The term Vermiculture means simply the practice of using worms as a means to break down compost materials. Worm Casting, or worm manure, is the byproduct created when worms are allowed to eat composting materials like vegetables, food waste or other organic materials. Worms will eat half of their weight in food per day. As they increase in population, you can increase the amount of scraps. Worms double their population about every three months, but are conveniently self-regulating and will not over-populate.

Benefits of Worm Compsting Include:

Worms in Compost
  • The physical make-up of the soil is greatly enhanced
  • Enriches soil with necessary micro-organisms
  • Improves root growth
  • Boosts germination, growth and yield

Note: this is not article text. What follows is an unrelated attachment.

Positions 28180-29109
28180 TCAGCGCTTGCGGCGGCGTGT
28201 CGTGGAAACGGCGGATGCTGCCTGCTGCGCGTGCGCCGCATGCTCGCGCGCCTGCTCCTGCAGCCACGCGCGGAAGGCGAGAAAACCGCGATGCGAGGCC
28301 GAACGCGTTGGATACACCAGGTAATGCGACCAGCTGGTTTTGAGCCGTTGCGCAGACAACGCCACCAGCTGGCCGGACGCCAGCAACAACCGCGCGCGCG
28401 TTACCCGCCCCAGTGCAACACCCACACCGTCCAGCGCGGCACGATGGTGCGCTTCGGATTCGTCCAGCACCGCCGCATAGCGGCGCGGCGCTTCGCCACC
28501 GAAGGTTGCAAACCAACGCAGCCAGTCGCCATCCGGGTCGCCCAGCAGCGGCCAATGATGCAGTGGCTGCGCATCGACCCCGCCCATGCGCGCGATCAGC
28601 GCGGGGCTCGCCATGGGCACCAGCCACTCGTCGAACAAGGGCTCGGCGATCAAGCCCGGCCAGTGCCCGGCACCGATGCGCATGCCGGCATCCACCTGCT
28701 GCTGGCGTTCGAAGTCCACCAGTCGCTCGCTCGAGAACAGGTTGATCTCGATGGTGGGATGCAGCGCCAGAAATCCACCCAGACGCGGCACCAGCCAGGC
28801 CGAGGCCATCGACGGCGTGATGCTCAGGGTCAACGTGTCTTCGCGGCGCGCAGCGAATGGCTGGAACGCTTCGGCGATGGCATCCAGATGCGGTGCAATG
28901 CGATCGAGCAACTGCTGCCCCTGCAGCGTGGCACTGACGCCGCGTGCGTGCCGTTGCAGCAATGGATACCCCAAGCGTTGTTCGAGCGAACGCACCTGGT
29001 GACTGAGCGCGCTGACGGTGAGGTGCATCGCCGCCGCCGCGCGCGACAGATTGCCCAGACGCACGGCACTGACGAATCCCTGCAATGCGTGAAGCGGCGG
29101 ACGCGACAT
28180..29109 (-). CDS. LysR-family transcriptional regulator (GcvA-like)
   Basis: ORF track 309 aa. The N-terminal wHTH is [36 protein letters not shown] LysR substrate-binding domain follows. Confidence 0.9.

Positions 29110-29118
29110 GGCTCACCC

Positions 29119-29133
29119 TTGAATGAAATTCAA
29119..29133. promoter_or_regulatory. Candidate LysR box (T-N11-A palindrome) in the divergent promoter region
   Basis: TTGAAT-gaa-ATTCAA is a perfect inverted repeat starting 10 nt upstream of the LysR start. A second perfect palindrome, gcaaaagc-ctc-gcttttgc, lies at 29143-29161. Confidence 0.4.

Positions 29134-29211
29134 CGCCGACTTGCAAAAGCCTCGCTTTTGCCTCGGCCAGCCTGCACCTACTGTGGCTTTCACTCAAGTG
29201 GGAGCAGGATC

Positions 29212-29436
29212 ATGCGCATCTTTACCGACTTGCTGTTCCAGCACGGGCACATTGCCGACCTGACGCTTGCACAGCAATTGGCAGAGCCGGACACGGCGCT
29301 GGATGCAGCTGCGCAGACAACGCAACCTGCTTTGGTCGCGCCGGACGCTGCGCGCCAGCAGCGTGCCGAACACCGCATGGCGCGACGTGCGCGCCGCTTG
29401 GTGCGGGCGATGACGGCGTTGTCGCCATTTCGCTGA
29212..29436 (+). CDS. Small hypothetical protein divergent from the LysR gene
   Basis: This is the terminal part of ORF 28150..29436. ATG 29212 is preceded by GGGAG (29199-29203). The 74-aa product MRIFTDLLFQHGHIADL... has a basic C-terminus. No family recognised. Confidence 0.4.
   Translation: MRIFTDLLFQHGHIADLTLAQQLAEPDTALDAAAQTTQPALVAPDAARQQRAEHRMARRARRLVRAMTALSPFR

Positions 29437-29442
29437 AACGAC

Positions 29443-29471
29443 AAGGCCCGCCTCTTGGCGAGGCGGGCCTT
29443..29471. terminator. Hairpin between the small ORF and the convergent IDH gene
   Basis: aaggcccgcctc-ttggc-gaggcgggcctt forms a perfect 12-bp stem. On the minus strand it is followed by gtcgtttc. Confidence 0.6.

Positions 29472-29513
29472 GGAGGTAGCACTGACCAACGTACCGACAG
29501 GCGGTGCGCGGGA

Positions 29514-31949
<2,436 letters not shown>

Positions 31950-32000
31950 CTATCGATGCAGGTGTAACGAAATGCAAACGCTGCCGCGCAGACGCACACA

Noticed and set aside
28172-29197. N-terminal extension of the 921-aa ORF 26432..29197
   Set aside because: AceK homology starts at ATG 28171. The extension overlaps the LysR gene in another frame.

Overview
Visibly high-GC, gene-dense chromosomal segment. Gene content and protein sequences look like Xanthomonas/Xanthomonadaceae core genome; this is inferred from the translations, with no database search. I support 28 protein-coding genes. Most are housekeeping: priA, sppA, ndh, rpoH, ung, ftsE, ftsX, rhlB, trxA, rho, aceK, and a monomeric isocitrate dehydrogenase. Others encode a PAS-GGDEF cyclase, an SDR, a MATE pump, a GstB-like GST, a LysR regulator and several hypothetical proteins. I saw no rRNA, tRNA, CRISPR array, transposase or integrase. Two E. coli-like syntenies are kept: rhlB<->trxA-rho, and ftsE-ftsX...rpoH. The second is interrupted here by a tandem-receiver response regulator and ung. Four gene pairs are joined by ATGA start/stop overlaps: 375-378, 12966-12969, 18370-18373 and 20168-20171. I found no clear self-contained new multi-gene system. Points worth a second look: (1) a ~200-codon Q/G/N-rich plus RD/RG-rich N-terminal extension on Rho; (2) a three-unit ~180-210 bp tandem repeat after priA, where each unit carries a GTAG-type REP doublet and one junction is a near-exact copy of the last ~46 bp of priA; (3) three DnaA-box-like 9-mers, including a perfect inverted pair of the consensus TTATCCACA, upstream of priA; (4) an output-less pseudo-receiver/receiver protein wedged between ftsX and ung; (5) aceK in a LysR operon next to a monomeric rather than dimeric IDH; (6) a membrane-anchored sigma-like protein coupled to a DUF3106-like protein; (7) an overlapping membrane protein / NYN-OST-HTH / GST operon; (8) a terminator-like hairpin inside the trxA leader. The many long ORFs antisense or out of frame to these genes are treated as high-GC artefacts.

• Increases the ability of the soil to maintain moisture, yet drain more efficiently
  • Worm castings create 10 to 20 times more microbial activity and create a material that is superior to any other compost
  • Vermicompost has more antibiotic properties with which to fight pathogens
  • Worms actually have the ability to reduce bacteria that is pathogenic to people and animals
  • Has a faster rate of decomposition

Basics for Getting Started in Worm Composting:

Worms in Compost
  • You need a container correctly sized for your situation. The rule-of-thumb is to allow one square-foot of surface area for each pound of waste
  • Add a few torn or shredded paper scraps and a small amount of soil
  • Obtain about a pound of Redworms and add to the mixture
  • Add food scraps, but no meat or dairy (see article What to compost)
  • Realize that it will take about 6 months for a good supply of soil.
  • Use a plastic bag to store food scraps in the freezer so that you do not overwhelm the worms (you will get a handle on how much or how little needs to go in as you go along.